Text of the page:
When onboarding new hires at community banks and credit unions, there are several ways financial institutions can provide employee access to banking systems. From our talks with banking professionals, we’ve learned a lot about the most commonly used provisioning processes and how they leave the door open for costly cybersecurity breaches.
There are many methods for determining who should get access to which systems. And because banks have so many systems to account for, often hundreds, a lack of a centralized, streamlined provisioning process can lead to errors. Here’s a look at some of the ways many banks are currently maintaining their record-keeping for granting account access and how switching to an identity management solution can mitigate opportunities for risk.
Mirroring, Copy & Paste, and Templating
Each of these methods varies slightly but is based on the premise of assigning an employee system access based on their role within the financial institution. For example, Employee B may be a new hire whose projected job responsibilities might look an awful lot like those of Employee A; therefore, Employee B is assigned the same permissions as Employee A. While using a template is usually a close match for setting system access, there are still instances where Employee A may have access to a system that Employee B doesn’t need. In this case, Employee B would have been over granted access, which would flag on an audit and has the potential to create cybersecurity and/or compliance issues.
Case by Case
Granting permissions on a case-by-case basis relies upon institutional knowledge based on experience. For example, someone who’s worked at the bank for years may just “know” what permissions a new employee would need, but there is a significant risk for human error when assigning permissions from memory.
Each of these methods is time-consuming, inefficient, and risky. In our experience, these outdated means of granting and recording system access, typically via individual spreadsheets, share drives, etc., represent an estimated 20-40% chance of errors, which leaves the door wide open to security breaches or compliance issues down the road.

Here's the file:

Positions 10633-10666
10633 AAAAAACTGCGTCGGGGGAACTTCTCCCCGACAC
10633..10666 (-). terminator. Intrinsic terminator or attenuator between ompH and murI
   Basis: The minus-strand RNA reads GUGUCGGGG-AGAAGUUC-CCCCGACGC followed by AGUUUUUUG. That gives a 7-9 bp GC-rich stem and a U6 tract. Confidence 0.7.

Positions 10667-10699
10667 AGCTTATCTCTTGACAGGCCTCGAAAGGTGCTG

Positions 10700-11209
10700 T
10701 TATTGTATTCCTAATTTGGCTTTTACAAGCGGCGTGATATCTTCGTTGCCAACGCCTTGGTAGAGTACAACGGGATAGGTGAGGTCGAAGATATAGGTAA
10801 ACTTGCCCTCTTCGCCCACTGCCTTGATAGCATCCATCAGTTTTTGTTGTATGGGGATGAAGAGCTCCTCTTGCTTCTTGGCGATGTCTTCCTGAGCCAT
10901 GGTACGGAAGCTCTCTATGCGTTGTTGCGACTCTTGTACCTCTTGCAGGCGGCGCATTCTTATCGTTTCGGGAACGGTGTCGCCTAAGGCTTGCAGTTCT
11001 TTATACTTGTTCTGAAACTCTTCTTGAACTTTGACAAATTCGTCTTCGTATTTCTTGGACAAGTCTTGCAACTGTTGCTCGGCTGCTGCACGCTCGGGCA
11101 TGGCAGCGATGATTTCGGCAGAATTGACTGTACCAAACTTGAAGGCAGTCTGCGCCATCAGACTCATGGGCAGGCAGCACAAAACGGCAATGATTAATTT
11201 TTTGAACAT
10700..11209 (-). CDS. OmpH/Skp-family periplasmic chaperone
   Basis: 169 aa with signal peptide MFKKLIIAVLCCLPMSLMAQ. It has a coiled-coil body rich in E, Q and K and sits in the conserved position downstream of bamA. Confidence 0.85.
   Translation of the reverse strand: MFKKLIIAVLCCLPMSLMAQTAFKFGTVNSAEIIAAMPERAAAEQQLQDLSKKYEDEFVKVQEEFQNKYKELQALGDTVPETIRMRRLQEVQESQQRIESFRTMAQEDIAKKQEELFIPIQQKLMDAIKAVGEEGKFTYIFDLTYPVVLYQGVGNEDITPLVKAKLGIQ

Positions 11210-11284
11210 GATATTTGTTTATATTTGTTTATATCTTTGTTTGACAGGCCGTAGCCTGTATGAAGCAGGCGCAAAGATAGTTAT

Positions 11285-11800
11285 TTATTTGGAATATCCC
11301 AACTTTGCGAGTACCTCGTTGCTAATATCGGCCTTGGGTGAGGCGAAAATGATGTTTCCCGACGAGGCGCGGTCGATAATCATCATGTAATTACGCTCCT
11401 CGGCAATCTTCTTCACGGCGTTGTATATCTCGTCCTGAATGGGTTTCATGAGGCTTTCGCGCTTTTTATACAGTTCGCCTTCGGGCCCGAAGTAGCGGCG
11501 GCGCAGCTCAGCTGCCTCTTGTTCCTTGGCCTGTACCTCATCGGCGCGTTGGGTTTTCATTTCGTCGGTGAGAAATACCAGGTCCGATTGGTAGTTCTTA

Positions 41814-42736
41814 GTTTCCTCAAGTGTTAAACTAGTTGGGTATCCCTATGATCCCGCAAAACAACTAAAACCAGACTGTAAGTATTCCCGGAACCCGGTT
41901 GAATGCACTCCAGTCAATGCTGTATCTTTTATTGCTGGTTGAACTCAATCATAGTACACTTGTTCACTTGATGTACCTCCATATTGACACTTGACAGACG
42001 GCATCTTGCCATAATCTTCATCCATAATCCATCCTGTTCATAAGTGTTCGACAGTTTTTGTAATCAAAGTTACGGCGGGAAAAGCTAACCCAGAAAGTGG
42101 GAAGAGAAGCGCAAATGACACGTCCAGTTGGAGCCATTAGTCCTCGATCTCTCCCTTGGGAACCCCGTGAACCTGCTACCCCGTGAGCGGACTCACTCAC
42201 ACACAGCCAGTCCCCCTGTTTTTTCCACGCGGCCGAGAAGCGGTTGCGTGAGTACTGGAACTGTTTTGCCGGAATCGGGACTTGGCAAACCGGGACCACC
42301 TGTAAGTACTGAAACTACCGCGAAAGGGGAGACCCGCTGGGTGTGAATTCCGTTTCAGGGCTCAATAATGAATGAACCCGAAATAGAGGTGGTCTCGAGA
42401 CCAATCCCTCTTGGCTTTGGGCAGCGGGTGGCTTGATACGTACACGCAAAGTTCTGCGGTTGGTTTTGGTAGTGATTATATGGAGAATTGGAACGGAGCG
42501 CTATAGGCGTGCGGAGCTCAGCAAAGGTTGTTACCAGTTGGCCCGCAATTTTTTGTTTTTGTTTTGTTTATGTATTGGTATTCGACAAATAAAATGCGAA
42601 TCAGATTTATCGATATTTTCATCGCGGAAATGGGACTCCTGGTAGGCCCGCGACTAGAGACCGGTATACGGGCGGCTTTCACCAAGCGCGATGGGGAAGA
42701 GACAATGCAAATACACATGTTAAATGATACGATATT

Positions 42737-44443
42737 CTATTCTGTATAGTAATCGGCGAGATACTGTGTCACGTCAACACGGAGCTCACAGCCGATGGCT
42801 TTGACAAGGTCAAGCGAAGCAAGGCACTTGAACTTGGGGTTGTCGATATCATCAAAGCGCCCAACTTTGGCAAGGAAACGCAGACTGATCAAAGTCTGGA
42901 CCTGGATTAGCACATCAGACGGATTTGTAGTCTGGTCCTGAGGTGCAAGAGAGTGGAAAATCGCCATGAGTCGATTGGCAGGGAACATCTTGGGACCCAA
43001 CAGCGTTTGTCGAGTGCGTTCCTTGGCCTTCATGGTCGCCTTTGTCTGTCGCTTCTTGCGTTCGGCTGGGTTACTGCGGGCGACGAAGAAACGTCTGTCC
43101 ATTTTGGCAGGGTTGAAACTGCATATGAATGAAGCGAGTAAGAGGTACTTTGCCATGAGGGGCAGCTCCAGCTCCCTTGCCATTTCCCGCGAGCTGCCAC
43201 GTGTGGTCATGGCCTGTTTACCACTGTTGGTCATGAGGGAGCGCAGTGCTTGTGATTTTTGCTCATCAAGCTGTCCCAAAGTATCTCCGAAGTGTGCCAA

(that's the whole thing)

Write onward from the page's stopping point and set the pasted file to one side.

There are also many obstacles to the abovementioned processes, with one central theme—a lack of a formal process. Problematic drawbacks include:
- Access points that have not been removed
- Duplication of efforts between human resources, IT, and the Help Desk
- Over granting of system access
- Potential for negative audit findings
- Difficulty managing contractors/external permissions
- No single source-of-record for audit history
- High potential for human error
But perhaps the most concerning issue with manually granting permissions is the serious cybersecurity and compliance threats surrounding not properly deprovisioning accounts. When an employee leaves a bank, many IT departments will simply turn off firewall access. This cuts off the former employee’s access to the network but doesn’t prevent internal breaches from happening. Employees may have shared logins in the past, so turning off firewall access doesn’t stop current employees from using a former employee’s account to access various systems. These are called ghost accounts or missed deprovisioning, and they contribute to nearly 40% of security breaches from internal sources. It is essential to deactivate a former employee’s account access altogether, and the most effective way to do this is by utilizing the automation that comes with role-based access.
Additionally, no central data source makes it hard to prove to auditors when access was assigned and/or revoked. Auditors typically aren’t satisfied with simply turning off firewall access. They are going to take a deeper dive, and this can become quite costly.
Switching to RBAC
Identity access management enables a better way to manage account privileges, with access justification based on policies through role-based access control (RBAC). RBAC formalizes and consolidates the provisioning process by using a method of assigning permissions to users based on their role within an organization. Furthermore, it provides a well-defined, systematic set of rules for a more consistent and easily auditable approach to setting up internal access across an organization. Another benefit of RBAC is that it enforces the policy of least privilege, which ensures that system access is limited to only what an individual needs to perform their job, nothing more or less.
5 Benefits of RBAC
More controls in place, consistent results reduce the risk of human error. Allows for tracking user access 24/7 supported by real-time, audit-ready documentation.
Decreases the amount of manual task work resulting in increased employee productivity. Saves hundreds of hours per year by reducing duplication of efforts.
Simplifies account provisioning and deprovisioning and regulatory compliance
Centralization of Access Policies
Removes room for error, stores data at one central point of reference, not on a spreadsheet, share drive, or other unreliable means of record keeping
A repeatable and reliable process that’s always working
Interested in learning more? Check out our on-demand webinar, 5 Benefits of Role-Based Access Provisioning, to hear directly from our team.